A Carterton mother is warning of the dangers of bullying after her son, 11, tried to strangle himself with a skipping rope to end years of torment over a disfiguring affliction.
Cries of "don't do it, don't do it, we're here for you" had stopped Raybane Hume-Kinzett as he walked toward a deserted stretch of playing fields at the back of Carterton School, with the rope circled tightly about his neck and tears streaming down his face.
His mother Sharlee Hume said shocked classmates had wrestled the rope from her son, who suffers from acute and chronic eczema and, at 1.56m-tall, weighs 72kg. A teacher was told of the incident that had played out at the school on March 21 and Raybane was sent back to class.
Raybane, described by teachers as quiet, kind and caring, had in his own words become "angry and confused" after about half a dozen classmates surrounded him in the playground and harangued him about his eczema and size. Ms Hume first learnt of the incident when a school staff member called her at work to say her son had collapsed after his return to class.
He was unresponsive and was taken by ambulance to Carterton Medical Centre.
"Raybane was still crying and trembling when I got there. My heart just sank," Ms Hume said.
"He really is such a caring and gentle boy, who gets on well with other kids. He has lashed out at bullies before and, because of his size, has had to learn to control his temper. But I believe he turned all his confusion and frustration on himself that day."
Ms Hume said her son was 4 when he was diagnosed with eczema. The condition had dictated his social experience, made him a victim of taunts in each of his peer groups since kindergarten, and occasionally forced his hospitalisation. She said children, and their parents, sometimes avoided Raybane in public, possibly out of fear his condition was contagious. Persistent bullying and his infrequent but violent reaction to the harassment led his parents to remove him from Greytown School. He was enrolled at Carterton School four years ago.
Ms Hume spoke to his then new teacher and classmates about his condition to ease their minds and curb any potential for further bullying.
"It took a while, but now this. I'm devastated at what's happened. It's hit myself, his dad and his sisters really hard," she said.
"I really hope the principal can deal with it and make sure it doesn't happen to Raybane again, or to other children.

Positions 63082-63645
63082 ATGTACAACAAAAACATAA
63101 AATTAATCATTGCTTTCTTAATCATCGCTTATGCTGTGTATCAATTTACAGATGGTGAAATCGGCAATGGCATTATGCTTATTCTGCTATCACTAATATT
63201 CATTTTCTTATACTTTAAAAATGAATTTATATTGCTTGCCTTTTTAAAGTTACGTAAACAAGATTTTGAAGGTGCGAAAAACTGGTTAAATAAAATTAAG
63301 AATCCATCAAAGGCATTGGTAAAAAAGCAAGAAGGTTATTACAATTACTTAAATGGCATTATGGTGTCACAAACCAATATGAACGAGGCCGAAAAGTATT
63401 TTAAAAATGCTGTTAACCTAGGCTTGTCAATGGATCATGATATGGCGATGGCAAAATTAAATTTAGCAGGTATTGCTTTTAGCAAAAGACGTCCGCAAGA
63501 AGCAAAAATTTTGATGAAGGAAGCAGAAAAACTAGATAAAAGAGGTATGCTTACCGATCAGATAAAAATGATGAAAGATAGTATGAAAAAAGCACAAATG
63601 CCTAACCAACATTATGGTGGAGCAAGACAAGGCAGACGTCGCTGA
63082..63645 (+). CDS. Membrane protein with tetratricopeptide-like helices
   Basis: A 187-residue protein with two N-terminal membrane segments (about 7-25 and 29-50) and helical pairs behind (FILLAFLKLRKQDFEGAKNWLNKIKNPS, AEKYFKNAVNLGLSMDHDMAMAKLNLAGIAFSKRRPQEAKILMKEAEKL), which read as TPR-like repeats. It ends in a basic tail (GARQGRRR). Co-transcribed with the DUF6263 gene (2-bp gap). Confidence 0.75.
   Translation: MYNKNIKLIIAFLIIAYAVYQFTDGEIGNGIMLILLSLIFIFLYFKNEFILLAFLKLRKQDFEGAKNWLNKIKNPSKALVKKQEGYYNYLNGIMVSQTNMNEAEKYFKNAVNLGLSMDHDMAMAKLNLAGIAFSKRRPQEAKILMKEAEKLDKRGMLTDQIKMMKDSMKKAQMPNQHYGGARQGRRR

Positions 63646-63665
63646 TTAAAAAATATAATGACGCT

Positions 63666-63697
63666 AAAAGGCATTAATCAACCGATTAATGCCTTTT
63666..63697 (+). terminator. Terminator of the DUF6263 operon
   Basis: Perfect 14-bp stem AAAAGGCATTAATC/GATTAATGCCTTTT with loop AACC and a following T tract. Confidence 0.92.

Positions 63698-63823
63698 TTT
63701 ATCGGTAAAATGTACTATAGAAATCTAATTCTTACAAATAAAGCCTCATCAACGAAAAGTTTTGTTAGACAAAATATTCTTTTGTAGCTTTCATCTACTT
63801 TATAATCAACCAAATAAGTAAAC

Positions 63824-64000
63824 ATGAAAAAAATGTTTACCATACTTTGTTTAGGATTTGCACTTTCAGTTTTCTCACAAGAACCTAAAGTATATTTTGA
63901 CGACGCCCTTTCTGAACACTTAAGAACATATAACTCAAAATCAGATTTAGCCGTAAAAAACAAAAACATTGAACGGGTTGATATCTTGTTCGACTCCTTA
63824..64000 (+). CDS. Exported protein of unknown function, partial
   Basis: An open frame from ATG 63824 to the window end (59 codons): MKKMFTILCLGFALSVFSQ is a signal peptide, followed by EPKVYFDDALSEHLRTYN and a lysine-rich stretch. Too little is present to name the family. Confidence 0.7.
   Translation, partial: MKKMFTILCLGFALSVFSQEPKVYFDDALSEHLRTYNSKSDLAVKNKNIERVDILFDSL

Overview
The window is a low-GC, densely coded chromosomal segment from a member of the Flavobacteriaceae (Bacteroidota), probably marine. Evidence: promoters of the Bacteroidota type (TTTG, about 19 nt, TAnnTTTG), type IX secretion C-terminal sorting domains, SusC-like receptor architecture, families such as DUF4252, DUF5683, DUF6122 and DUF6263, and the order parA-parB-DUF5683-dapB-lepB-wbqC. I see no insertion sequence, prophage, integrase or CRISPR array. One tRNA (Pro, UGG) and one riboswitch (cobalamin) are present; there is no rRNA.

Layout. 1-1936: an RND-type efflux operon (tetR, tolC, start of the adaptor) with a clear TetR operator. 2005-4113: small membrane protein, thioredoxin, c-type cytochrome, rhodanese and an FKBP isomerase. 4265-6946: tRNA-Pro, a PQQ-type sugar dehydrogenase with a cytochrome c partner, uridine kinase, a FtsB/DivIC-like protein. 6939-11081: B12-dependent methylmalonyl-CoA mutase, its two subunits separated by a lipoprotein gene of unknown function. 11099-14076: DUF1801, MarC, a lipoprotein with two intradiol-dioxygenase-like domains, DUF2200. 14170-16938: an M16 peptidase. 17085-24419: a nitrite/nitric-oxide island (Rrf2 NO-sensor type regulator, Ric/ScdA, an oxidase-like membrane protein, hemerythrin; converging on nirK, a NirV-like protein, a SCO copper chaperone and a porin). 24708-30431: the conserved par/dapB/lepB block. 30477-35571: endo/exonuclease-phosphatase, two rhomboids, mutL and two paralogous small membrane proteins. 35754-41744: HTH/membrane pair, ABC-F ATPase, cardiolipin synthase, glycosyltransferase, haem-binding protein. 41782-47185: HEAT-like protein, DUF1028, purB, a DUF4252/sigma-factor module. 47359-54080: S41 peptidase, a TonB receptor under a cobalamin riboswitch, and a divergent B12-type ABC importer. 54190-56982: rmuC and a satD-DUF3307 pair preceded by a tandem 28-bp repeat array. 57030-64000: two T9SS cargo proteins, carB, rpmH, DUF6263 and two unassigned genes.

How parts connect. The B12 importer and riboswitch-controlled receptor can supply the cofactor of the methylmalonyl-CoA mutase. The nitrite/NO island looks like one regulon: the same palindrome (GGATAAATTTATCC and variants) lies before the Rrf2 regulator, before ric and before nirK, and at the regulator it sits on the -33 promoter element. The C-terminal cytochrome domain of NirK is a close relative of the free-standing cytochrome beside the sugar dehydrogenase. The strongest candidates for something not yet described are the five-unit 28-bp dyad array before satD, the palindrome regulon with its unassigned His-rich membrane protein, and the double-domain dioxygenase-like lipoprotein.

"Bullying can lead to young people committing suicide. People have to realise that - parents and kids - they have to realise the risk of suicide for victims of bullying is very real."
The younger boy who sparked the name-calling had also threatened to kill her son, Ms Hume said, and had since left the school and town. She reported the threat to police but the boy was too young for Youth Aid referral.
All the boys involved had served after-school detentions and were made to play apart from other pupils for a week in view of principal Alison Woollard. The parents of the boys were advised of the incident and three boys had written letters of apology to Raybane, Ms Hume said, while a mother of one of the boys also had made a personal apology on behalf of her son. Ms Hume said a teacher specialising in learning and behaviour had spoken with Raybane and he had been receiving counselling outside of school.
A report on the incident describes Raybane as a well-mannered and helpful pupil who seems generally happy despite difficulty finding a work partner in class and often being the last to be paired up. Raybane is reluctant to stay at the school, his mother said, even though he has a small but loyal circle of friends and is eager to start playing rugby for the school.
Mrs Woollard said she had been in constant touch with Raybane and his parents, the parents of the boys who had bullied him, and the school board of trustees. She said discipline and behaviour management of pupils follows school guidelines and "there certainly were serious consequences" in the wake of the incident.
"We're taking it incredibly seriously. It's absolutely our utmost priority that everybody is safe physically, emotionally and socially at school."
She said Raybane was being closely monitored and lines of contact were being kept open. with him and his parents.
Where to get help
• Youth services: (06) 3555 906
• Youthline: 0800 376 633
• Kidsline: 0800 543 754 (4pm to 6pm weekdays)
• Whatsup: 0800 942 8787 (noon to midnight)
• The Word
• Depression helpline: 0800 111 757 (8am to midnight)
• Rainbow Youth: (09) 376 4155
If it is an emergency and you feel like you or someone else is at risk, call 111.
For more articles from this region, go to Wairarapa Times-Age